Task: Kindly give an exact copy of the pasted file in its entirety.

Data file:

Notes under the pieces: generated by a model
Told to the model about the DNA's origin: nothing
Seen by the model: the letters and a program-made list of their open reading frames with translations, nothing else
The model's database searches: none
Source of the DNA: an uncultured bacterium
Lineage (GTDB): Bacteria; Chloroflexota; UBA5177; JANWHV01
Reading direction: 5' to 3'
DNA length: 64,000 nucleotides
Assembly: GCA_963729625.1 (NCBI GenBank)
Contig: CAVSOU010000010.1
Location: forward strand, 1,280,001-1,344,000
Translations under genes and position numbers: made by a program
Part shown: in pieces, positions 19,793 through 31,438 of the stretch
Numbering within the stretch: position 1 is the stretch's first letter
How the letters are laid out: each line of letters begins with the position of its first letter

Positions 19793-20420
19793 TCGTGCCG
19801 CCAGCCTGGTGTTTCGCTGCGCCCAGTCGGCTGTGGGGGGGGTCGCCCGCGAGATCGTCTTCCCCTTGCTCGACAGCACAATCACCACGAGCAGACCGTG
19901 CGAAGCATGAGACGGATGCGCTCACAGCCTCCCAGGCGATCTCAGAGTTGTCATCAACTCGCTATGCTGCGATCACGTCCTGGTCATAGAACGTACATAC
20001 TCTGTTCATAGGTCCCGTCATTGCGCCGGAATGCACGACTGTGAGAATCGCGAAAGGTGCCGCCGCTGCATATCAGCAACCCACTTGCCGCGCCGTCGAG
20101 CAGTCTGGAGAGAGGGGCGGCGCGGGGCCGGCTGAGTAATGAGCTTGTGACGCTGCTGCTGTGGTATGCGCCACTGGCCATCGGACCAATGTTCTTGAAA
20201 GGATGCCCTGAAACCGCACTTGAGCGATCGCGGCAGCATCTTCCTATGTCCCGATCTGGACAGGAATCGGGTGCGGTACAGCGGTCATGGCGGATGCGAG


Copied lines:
Notes under the pieces: generated by a model
Told to the model about the DNA's origin: nothing
Seen by the model: the letters and a program-made list of their open reading frames with translations, nothing else
The model's database searches: none
Source of the DNA: an uncultured bacterium
Lineage (GTDB): Bacteria; Chloroflexota; UBA5177; JANWHV01
Reading direction: 5' to 3'
DNA length: 64,000 nucleotides
Assembly: GCA_963729625.1 (NCBI GenBank)
Contig: CAVSOU010000010.1
Location: forward strand, 1,280,001-1,344,000
Translations under genes and position numbers: made by a program
Part shown: in pieces, positions 19,793 through 31,438 of the stretch
Numbering within the stretch: position 1 is the stretch's first letter
How the letters are laid out: each line of letters begins with the position of its first letter

Positions 19793-20420
19793 TCGTGCCG
19801 CCAGCCTGGTGTTTCGCTGCGCCCAGTCGGCTGTGGGGGGGGTCGCCCGCGAGATCGTCTTCCCCTTGCTCGACAGCACAATCACCACGAGCAGACCGTG
19901 CGAAGCATGAGACGGATGCGCTCACAGCCTCCCAGGCGATCTCAGAGTTGTCATCAACTCGCTATGCTGCGATCACGTCCTGGTCATAGAACGTACATAC
20001 TCTGTTCATAGGTCCCGTCATTGCGCCGGAATGCACGACTGTGAGAATCGCGAAAGGTGCCGCCGCTGCATATCAGCAACCCACTTGCCGCGCCGTCGAG
20101 CAGTCTGGAGAGAGGGGCGGCGCGGGGCCGGCTGAGTAATGAGCTTGTGACGCTGCTGCTGTGGTATGCGCCACTGGCCATCGGACCAATGTTCTTGAAA
20201 GGATGCCCTGAAACCGCACTTGAGCGATCGCGGCAGCATCTTCCTATGTCCCGATCTGGACAGGAATCGGGTGCGGTACAGCGGTCATGGCGGATGCGAG